Web 2.0: A Strategy Guide.
By Amy Shuen.
O’Reilly, 2008. 243 pp.
This book explains how successful Web 2.0 companies do what they do.
Author Amy Shuen says the biggest challenge to a company’s success in this area is to convert from an engrained culture of competition to a culture of collaboration.
As a strategy researcher and an authority on Silicon Valley business models, Shuen speaks at industry conferences, venture capital events, and business school seminars. She offers this book to provide theory and practice behind the concepts of collective user value, capitalizing on social networks, and collaborative innovation.
Amazon.com provides an excellent model to follow, Shuen says. Amazon “integrates Web 2.0 approaches into every page of its bookselling site. It tests new possibilities constantly.”
Shuen says Amazon founder Jeff Bezos has creatively repositioned the company to play many different syndication roles. Amazon Associates syndicates its online store to the web sites of its affiliates. Affiliates provide specialized content and organize product listings for a specific audience or community. So thousands of non-employees act as a virtual sales force that gets paid only on a success-fee basis when a sale is realized.
What’s new about Web 2.0, she says, is that both businesses and individuals can make money by providing services to customers for free. How? Web 2.0 allows online users to interact, combine, remix, upload, change, and customize content for themselves. This online DIY self-expression benefits businesses and other users. For example, Flickr bases its photo sharing and storage site on a “freemium” business model. Flickr leverages collective user value, positive network effects, and community sharing. WordPress and Technorati are similar in that they have created tools that millions of users can play with for free. Oh, and by the way, they offer really cool premium features you can use for a small fee.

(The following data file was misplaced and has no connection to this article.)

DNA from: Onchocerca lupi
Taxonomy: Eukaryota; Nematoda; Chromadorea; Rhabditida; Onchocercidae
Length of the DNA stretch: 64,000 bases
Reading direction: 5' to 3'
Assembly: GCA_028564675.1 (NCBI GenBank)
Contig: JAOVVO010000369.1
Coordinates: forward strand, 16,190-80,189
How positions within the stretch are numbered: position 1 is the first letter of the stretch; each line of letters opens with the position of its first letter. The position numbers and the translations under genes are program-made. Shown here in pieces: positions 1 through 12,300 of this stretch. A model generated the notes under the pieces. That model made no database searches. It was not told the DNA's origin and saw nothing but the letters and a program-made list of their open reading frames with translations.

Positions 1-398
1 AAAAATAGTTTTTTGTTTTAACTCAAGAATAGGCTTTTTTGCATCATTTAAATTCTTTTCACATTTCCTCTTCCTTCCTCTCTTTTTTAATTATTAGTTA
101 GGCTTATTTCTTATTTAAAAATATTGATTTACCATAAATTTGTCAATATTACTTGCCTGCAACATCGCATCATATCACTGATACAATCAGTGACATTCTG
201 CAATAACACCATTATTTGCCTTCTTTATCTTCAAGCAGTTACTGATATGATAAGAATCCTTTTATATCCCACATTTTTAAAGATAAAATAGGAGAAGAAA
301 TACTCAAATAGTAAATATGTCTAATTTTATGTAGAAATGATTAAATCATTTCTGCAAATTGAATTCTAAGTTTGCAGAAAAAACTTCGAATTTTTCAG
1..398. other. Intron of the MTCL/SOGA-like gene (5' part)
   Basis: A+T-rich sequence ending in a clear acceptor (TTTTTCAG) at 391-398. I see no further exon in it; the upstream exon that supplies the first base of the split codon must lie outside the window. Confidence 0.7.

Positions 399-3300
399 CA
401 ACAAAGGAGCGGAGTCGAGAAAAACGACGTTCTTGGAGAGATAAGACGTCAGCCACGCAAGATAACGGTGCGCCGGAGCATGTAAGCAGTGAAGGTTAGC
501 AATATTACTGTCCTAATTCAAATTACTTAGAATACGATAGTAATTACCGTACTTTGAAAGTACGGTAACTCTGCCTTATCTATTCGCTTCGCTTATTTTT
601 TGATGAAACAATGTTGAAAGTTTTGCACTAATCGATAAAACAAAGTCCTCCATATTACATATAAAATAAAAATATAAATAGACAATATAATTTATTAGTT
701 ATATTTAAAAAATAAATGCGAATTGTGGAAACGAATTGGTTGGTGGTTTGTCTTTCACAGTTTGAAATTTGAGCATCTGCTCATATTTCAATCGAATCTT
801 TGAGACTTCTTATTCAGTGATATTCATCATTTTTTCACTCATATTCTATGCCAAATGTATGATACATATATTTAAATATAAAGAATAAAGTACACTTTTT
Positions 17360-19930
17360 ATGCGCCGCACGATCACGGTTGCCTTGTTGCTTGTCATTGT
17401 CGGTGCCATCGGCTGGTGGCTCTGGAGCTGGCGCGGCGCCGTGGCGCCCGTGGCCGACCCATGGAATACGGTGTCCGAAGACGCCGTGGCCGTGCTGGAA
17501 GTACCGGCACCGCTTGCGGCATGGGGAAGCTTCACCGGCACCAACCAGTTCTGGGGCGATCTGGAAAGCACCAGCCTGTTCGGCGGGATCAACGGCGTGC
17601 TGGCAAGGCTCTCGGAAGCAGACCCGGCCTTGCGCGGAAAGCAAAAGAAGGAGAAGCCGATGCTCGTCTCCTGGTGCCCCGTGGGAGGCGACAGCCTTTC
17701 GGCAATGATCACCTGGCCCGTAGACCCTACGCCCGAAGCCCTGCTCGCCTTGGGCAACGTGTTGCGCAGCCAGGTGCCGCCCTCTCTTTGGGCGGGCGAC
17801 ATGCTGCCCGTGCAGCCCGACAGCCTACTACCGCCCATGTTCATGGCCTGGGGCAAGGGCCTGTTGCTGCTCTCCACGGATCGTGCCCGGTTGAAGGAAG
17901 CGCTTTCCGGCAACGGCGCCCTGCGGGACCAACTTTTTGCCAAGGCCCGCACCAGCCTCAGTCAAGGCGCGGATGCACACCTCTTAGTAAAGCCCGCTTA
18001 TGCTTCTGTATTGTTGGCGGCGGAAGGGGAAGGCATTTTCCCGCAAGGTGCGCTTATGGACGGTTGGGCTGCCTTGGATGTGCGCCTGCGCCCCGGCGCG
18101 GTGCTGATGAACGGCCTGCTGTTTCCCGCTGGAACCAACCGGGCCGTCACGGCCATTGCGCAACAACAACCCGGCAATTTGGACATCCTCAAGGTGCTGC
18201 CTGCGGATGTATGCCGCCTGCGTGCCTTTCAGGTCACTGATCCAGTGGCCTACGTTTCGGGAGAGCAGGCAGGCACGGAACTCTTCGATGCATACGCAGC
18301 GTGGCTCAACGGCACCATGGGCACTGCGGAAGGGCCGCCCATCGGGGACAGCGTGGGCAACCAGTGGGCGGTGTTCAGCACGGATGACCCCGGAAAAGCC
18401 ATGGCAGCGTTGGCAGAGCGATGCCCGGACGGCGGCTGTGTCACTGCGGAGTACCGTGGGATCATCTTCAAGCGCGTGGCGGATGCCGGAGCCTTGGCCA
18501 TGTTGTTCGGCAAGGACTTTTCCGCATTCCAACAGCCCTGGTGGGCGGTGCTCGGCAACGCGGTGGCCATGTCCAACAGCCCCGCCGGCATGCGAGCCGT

How did relative latecomer Google beat out its many search engine competitors? By figuring out how to monetize the long tail of the search market. In October 2000 Google introduced AdWords, which opened up online advertising for small and mid-size companies that had never done so. Shuen says Google’s direct positive network effects result from aggregating the “wisdom of the crowd” as measured by popularity and frequency of user-created links, site visits, and advertising click-throughs.
In the collaborative innovation model, Shuen says, the entire perspective of innovation changes. In the old days, companies competed in an industry to capture new and old markets using different kinds of innovative technologies. Now, big and small companies orchestrate collaboration, often across industry boundaries, in innovative ways. Consider Apple’s iPod. Apple conceives, designs, and oversees the innovation and creativity of many external suppliers, creators, affiliates, and partners to support an innovative product and service.
Shuen’s “big three big takeaways” for developing a Web 2.0 business plan:
Online network effects are a powerful multiplying force.
A few active uploaders can create online critical mass and community.
Viral distribution and cooperative advantage can build eco-systems rapidly.